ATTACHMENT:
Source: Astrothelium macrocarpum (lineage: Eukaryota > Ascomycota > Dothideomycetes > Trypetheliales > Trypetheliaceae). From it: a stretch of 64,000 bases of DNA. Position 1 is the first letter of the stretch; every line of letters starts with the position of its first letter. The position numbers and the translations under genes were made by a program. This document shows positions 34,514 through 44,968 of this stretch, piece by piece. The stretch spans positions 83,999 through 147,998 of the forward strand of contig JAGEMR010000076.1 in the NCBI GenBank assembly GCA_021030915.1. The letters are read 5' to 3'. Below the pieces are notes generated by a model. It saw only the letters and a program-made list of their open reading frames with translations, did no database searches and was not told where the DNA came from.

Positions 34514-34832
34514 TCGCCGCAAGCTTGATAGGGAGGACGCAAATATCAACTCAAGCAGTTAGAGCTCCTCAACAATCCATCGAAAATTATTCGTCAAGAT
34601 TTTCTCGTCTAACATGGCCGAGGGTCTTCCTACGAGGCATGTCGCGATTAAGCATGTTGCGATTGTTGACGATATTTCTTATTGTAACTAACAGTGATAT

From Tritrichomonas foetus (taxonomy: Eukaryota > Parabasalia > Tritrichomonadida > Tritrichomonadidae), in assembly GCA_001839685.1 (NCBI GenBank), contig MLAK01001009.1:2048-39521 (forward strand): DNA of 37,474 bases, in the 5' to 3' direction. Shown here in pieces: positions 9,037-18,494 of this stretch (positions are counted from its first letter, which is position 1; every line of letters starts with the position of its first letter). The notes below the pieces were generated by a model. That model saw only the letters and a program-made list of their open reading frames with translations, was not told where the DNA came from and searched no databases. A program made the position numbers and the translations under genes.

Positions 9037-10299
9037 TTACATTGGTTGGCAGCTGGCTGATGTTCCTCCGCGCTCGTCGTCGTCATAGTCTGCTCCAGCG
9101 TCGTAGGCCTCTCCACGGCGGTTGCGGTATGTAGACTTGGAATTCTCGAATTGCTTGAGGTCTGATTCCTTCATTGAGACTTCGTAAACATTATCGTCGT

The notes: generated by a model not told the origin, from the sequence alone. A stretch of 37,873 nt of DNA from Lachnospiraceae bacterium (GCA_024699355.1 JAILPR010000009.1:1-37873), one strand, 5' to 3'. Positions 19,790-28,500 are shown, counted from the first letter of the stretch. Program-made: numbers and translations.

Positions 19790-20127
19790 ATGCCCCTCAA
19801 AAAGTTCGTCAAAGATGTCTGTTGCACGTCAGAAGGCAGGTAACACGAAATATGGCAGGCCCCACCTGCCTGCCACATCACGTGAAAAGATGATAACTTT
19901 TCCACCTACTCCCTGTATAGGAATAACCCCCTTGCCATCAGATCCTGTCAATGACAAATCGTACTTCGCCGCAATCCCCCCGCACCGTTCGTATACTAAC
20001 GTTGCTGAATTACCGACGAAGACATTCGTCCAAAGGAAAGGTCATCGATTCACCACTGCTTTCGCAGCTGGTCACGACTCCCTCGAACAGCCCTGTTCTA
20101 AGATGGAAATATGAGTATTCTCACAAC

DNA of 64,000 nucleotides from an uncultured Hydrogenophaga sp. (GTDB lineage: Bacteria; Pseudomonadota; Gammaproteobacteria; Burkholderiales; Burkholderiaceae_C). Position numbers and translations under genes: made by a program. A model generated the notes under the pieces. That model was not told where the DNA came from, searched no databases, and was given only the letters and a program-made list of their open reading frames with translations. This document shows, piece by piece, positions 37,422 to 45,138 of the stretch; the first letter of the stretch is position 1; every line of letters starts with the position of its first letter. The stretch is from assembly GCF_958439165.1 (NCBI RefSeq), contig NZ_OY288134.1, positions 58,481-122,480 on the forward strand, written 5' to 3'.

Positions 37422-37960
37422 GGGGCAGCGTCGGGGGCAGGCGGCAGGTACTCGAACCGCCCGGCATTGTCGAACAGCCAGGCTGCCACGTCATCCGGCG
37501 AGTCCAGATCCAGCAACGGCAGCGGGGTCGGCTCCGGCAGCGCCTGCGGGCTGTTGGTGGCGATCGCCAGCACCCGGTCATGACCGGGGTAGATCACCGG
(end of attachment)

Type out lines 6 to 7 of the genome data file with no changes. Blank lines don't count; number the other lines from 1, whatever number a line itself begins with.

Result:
Positions 9037-10299
9037 TTACATTGGTTGGCAGCTGGCTGATGTTCCTCCGCGCTCGTCGTCGTCATAGTCTGCTCCAGCG